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Are Your Farm Gates Safe Avoid These Fencing MistakesPicture your ideal farmland – rolling fields, livestock grazing, and a sturdy fence protecting it all. But what if that fence isn’t as solid as you think? Small mistakes can lead to sagging gates, escaping animals, and even safety hazards. Want to make sure your farm is secure and efficient? Understanding common fencing pitfalls is the first step. From wobbly posts to power problems, there are several areas where things can go wrong. Let’s learn about these potential issues and learn how to create a fence that truly stands the test of time, including strong metal farm gates.

Insufficient Corner Post Sizing

One of the most frequent problems with many types of fences, including those around farms, is that corner posts are too small or not set deep enough. This is especially an issue with sandy or loose soils.

The strength of the fence should determine the post diameter. Smaller fences with one or two wires might only need a 4 or 5-inch diameter post. A larger fence, often made of 5 or 6 strands of barbed or high-tensile wire, will need a 6 or 7-inch diameter post. Those utilizing net wire should have the strength of an 8-inch diameter post.

To improve stability, consider a 10-foot corner brace. A “floating diagonal” brace is a good option. Here, a 4-inch by 10-foot post is used, notched halfway into the corner post. It extends to the ground in the opposite direction of the corner post.

With electric fences, it’s important to avoid metal bracing. Metal conducts electricity and could interfere with the fence’s effectiveness.

Inadequate Spacing Between Posts

Traditional barbed wire fences often positioned posts quite close together (roughly every 16 feet). However, modern electric fences can work effectively with much wider spacing.

For electric fences, consider spacing posts 80-100 feet apart. If using this wider spacing, shorter posts called “stays” can be used between the main posts to support the wires. Some experts suggest slightly closer spacing for electric fences, around 50-70 feet between posts.

Choosing the Right Energizer for Your Metal Farm Gates

Electric fences need the right energizer to be effective. A good starting point is to aim for 1 joule of output per mile of fence. So, a six-mile fence would need a minimum 6-joule energizer.

Experts recommend using a low-impedance energizer with a low-amp fuse for longer-lasting power. Larger energizers can power through vegetation and short out more easily. Look for energizers that operate under 8,000 volts for optimal performance.

Grounding Your Electric Fence for Metal Farm Gates – Tips & Tricks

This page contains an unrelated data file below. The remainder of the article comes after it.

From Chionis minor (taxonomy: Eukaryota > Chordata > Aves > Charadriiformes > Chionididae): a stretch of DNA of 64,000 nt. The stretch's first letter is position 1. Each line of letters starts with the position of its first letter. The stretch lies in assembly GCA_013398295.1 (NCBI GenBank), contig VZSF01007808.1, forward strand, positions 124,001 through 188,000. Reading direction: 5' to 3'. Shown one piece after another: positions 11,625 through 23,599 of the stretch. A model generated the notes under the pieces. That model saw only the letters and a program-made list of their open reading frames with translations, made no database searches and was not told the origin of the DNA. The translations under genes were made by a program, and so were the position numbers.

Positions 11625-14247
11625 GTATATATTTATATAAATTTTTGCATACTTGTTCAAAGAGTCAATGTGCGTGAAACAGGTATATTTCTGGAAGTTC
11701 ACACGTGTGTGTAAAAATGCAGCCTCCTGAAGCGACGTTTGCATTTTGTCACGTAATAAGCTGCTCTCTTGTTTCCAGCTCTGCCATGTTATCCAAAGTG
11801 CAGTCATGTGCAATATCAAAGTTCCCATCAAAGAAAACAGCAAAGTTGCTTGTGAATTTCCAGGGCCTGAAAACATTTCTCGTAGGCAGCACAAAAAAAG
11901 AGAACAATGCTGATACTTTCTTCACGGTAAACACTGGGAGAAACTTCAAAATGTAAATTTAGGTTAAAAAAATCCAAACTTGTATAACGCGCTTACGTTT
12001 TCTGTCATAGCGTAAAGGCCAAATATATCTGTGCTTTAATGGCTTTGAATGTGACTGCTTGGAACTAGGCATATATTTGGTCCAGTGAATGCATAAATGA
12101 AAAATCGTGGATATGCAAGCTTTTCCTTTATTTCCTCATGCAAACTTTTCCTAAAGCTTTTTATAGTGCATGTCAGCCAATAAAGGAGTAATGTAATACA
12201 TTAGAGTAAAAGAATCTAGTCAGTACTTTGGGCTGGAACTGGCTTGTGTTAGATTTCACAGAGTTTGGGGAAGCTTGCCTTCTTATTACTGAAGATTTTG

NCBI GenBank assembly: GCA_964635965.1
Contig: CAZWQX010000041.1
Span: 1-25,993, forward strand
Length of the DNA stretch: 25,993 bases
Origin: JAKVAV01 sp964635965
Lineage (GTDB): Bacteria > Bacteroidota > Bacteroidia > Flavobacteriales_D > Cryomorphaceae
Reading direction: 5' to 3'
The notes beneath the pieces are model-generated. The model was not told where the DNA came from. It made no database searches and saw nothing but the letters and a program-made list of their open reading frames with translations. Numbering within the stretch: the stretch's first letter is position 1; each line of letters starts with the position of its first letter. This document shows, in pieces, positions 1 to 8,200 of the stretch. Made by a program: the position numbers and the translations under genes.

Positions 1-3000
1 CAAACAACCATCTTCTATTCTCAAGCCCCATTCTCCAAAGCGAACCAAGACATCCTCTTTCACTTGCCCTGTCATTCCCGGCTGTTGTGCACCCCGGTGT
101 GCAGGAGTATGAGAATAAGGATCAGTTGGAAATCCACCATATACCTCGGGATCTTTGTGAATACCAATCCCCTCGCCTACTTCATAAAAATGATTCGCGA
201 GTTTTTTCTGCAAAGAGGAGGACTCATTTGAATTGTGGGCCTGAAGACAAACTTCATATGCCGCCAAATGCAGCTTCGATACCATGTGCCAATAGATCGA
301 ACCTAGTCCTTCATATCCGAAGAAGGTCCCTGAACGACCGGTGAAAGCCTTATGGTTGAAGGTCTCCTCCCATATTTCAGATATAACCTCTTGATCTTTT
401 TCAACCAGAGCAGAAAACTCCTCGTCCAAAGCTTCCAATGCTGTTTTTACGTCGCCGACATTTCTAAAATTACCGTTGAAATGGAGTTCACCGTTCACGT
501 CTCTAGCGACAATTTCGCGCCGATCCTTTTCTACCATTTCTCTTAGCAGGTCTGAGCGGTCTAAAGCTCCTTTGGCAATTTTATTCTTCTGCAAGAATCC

Proper grounding is absolutely essential for electric fences to work as intended. A good general rule? Three feet of ground rod per joule of your energizer output. For example, a 6-joule energizer would need approximately 18 feet of ground rods. Typically, this means three 6-foot rods.

Spacing is key! Ground rods basically act as antennas, pulling electrons back to the energizer to complete the circuit. Ideally, space your rods at least 10 feet apart to get the most out of them. Those in drier areas should consider spreading ground rods along the fence line to improve grounding where rainfall may be inadequate.

Galvanized rods are the optimal choice for grounding, and most energizers use insulated galvanized lead-out wires. Sticking entirely with galvanized components (rods, wire, and connections using a 12.5-gauge wire) will help prevent corrosion and ensure your metal farm gate’s electric fence system remains powerful and reliable for years.

Wildlife Considerations for Your Metal Farm Gates

Rather than attempting to completely block wildlife like elk and moose, consider designing a more flexible electric fence. This means using posts that can bend slightly without breaking, allowing animals to pass through with minimal damage.

Additionally, building a lower fence with the top wire around 30 inches high can help animals navigate it more easily. Antelope can easily pass under, and while elk will make contact, they’ll hit it with their legs rather than their heavy bodies, reducing the chance of injury or fence damage. This can make your strong metal farm gates more wildlife-friendly.

Powering Up Your Metal Farm Gates – Tips for Gate Openings

To make gate openings functional in electric fence systems, think underground! Use a floating diagonal brace on both sides of the gate for stability. Then, bury both insulated hot wires and cold, galvanized wires a foot deep under the gate opening. This keeps your fence powered even when the metal farm gate is open.

Need Durable Metal Farm Gates? International Pipe Has Your Solution

If you’re frustrated with flimsy fencing, International Pipe offers the answer. Our metal farm gates are crafted with precision and strength, ensuring your livestock stays secure, and your property looks its best. Contact us today to discuss your fencing needs. Let’s build a solution that provides both lasting protection and peace of mind.